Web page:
A paper co-authored by the head of the Obama administration’s Office of Information and Regulatory Affairs, Cass Sunstein, proposes that government agents could infiltrate groups deemed to be promoting “conspiracy theories.” Sunstein and his co-author, Adrian Vermeule, wrote the following in the paper:
Government agents (and their allies) might enter chat rooms, online social networks, or even real-space groups and attempt to undermine percolating conspiracy theories by raising doubts about their factual premises, causal logic or implications for political action. … government officials would participate anonymously or even with false identities.
This particular paper just came to my attention. However, Sunstein has been subject of criticism in the past for his previous writings in favor of tighter regulation of broadcast and internet content as well as a new book reportedly calling for increased monitoring and regulation of “false rumors,” specifically recounting President Obama’s critics’ attempts to link him with 1960’s radical William Ayers.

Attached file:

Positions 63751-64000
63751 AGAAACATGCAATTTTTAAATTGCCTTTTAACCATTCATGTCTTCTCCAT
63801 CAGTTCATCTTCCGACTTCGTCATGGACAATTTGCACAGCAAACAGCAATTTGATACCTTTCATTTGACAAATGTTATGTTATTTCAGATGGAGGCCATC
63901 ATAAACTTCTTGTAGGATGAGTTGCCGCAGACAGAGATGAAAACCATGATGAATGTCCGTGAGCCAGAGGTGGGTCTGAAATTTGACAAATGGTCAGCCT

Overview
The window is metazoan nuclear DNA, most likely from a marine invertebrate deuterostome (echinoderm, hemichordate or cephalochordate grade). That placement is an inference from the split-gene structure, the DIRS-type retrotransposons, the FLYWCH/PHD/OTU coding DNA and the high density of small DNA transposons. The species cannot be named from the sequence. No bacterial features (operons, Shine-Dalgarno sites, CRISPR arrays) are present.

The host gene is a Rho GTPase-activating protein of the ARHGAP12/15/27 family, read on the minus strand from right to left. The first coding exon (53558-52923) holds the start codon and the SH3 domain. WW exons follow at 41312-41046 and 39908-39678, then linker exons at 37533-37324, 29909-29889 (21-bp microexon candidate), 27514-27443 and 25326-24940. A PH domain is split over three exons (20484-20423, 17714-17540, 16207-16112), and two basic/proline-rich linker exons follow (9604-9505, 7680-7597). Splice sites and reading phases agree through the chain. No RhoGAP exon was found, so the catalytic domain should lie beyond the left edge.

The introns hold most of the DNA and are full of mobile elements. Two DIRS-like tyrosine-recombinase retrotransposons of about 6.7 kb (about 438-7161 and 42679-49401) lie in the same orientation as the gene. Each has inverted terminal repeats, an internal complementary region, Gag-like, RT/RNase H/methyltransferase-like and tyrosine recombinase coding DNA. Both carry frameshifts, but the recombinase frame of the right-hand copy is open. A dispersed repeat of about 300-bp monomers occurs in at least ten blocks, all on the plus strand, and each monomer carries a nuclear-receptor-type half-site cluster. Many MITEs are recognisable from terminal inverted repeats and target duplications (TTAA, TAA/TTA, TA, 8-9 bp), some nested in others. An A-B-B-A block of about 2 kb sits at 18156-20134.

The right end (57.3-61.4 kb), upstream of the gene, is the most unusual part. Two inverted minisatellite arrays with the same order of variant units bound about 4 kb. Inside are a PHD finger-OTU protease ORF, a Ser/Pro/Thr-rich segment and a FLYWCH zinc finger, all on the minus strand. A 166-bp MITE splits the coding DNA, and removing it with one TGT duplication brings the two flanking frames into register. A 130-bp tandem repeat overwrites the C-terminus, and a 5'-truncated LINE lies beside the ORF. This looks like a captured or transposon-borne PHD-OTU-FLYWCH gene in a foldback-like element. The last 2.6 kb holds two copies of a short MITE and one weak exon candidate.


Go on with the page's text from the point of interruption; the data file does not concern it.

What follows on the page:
A key problem with the proposals in this paper is that the government would be responsible for defining what is or is not a “conspiracy theory.” Does anyone really trust government bureaucrats to make that call? That is not even to mention the ethical and constitutional dilemmas with government agents secretly spying on citizens.